NEW YORK -- Teofimo Lopez reminded the boxing world he's still an elite fighter with a vintage performance on Saturday, a dominant unanimous decision victory over Josh Taylor to capture the WBO and lineal junior welterweight championship at The Theater at Madison Square Garden.
The scores were 115-113, 117-111 and 115-113 for Lopez, who became a two-division champion at 25 years old. Lopez was nearly a 2-1 underdog after three consecutive lackluster performances, including a defeat to George Kambosos in ESPN's Upset of the Year in 2021 when Lopez lost his four lightweight titles.
In December, Lopez (19-1, 13 KOs) was caught on camera asking his father and trainer, Teofimo Lopez Sr., "Do I still got it?" following a controversial decision win over Sandor Martin.
But now, Lopez is once again back on top amid the chaos. During an ESPN feature interview in the lead-up to this fight with Taylor, Lopez engaged in a heated argument with his father and talked openly about a custody battle for his son.
The son of immigrants from Honduras, Lopez vowed to not allow it all to distract him, and he delivered in spectacular fashion.
"I questioned myself for a good reason," said Lopez, who entered the bout rated No. 10 by ESPN at 140 pounds. "You guys don't understand. I've always been my worst critic. And you guys got a little glimpse of it. But I've just got to ask you one thing, and one thing only: Do I still got it?"
Undoubtedly, Lopez does after becoming champion in a second weight class with a one-sided beating of a top-tier fighter. The bout was competitive for three rounds, before Lopez took over. His far more explosive shots consistently beat Taylor to the punch and disrupted the longtime champion's rhythm.
Lopez, who fights out of Las Vegas, first buckled Taylor in Round 2. Two rounds later, Lopez was brimming with more and more confidence with each power shot that landed, the sort of boxing display he hasn't delivered since he upset Vasiliy Lomachenko in October 2020 to become the lineal champion at 135 pounds.
By the fifth round, Lopez had firmly found his groove. Both of Taylor's eyes were swelling up, the result of those damaging precision punches that came from varying ranges. There appeared to be little Lopez couldn't do in there.
Taylor (19-1, 13 KOs) refused to back away from the exchanges, but it didn't matter. Lopez was simply too good.
"Josh Taylor is a tough dude," Lopez said. "I can see why he beat so many fighters. But you've got to counter the counterpuncher. You've got to outsmart the man and get in there."
Lopez was cruising in Round 8, unloading lefts and rights while Taylor, 32, searched for a fight-altering punch that never materialized. Lopez sent Taylor reeling into the ropes in the final moments of Round 9 and never let up. Lopez played to the crowd, taunting the Scottish boxer when he missed with wild shots before making Taylor pay.
Lopez pushed for the finish in the championship rounds but settled for doling out more punishment. He stunned Taylor several more times over the final six minutes of the fight, leaving no doubt who's the ruler of the 140-pound division.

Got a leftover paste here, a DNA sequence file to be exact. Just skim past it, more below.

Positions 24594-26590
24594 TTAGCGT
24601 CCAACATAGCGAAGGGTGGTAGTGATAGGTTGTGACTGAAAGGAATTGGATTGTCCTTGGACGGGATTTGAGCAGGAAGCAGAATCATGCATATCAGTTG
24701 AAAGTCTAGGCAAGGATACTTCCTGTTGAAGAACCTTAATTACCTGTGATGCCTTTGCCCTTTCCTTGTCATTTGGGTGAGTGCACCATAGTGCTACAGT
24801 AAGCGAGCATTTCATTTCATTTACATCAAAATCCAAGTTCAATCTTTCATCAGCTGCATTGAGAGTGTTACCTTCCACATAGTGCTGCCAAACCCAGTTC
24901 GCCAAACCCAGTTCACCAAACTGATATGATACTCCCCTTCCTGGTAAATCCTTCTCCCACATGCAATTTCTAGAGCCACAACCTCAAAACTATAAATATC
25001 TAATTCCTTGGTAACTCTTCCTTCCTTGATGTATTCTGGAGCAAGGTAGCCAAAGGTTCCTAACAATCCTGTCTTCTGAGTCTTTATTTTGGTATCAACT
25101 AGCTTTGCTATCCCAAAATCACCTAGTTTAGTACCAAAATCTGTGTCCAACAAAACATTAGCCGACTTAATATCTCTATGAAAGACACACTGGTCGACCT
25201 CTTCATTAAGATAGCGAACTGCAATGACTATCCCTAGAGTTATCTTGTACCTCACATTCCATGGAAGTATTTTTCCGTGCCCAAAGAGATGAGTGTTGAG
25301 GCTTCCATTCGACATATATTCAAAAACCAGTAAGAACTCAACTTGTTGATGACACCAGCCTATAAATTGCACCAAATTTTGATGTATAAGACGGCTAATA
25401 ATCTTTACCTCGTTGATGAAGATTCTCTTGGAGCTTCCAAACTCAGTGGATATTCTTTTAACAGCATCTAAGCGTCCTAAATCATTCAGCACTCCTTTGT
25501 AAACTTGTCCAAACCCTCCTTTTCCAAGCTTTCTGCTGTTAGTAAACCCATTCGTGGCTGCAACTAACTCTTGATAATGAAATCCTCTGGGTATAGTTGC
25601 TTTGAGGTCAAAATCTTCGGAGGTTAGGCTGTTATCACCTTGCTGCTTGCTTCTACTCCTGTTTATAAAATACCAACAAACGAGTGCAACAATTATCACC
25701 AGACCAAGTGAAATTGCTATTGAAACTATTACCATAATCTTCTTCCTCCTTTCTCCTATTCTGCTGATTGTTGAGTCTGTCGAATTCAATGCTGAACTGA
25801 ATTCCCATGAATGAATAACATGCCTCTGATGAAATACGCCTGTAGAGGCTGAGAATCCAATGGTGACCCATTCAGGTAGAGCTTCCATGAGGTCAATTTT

"This was about fixing what we needed to," Lopez said.
As Taylor said, "The better man won tonight. I've got no excuses. I fought to the best of my ability. ... The layoff had nothing to do with it. ... I think probably will be moving up to welterweight now."
The defeat was the first of Taylor's career and ended a championship run that began in May 2019, when he outpointed Ivan Baranchyk to capture the IBF title. Taylor unified titles in his next fight, a majority decision victory over Regis Prograis in London.
Two fights later, Taylor crashed the pound-for-pound list when he floored Jose Ramirez twice in a unanimous decision win in May 2021 to become the undisputed junior welterweight champion. That would be the pinnacle of Taylor's career to this point.
He eked past Jack Catterall in February 2022 for a controversial decision win before desperately pursuing a rematch to set the record straight. In the process, Taylor was forced to relinquish three of his four belts to avoid mandatory obligations, splintering the titles, but there was no doubt he remained the champion of the junior welterweight division.
The rematch with Catterall was scheduled for March following several postponements, but a torn plantar fascia for Taylor scrapped the fight. That's when Taylor turned his attention to Lopez, a matchup that was brewing for years.
Lopez vowed to kill Taylor in the ring. In turn, Taylor told ESPN on Thursday that he would punish Lopez for remarks he found "completely distasteful" and promised to inflict "facial reconstruction" on the challenger.
"I think I let my emotions get the best of me," Lopez told Taylor in the ring after Saturday night's fight. "I do not want to take your life. I want to you to go back to your family. I apologize as a man."
Now, Lopez said his "next battle is in court for my son," as he continues with divorce proceedings.
"I'm not really focused on who I'm going to fight next," he said.
Lopez offhandedly claimed he would retire and said, "I'm not getting paid enough. A million dollars? Get the f--- out of here."
No matter what he says, there's no question: Lopez is back on top. A special fighter with power in both hands, Lopez seems to be at his best when his back is against the wall. No matter whom he fights next, those who doubted him will have to think twice about doing so again.
"It's been a long time coming," Lopez said. "We just beat the No. 1 guy."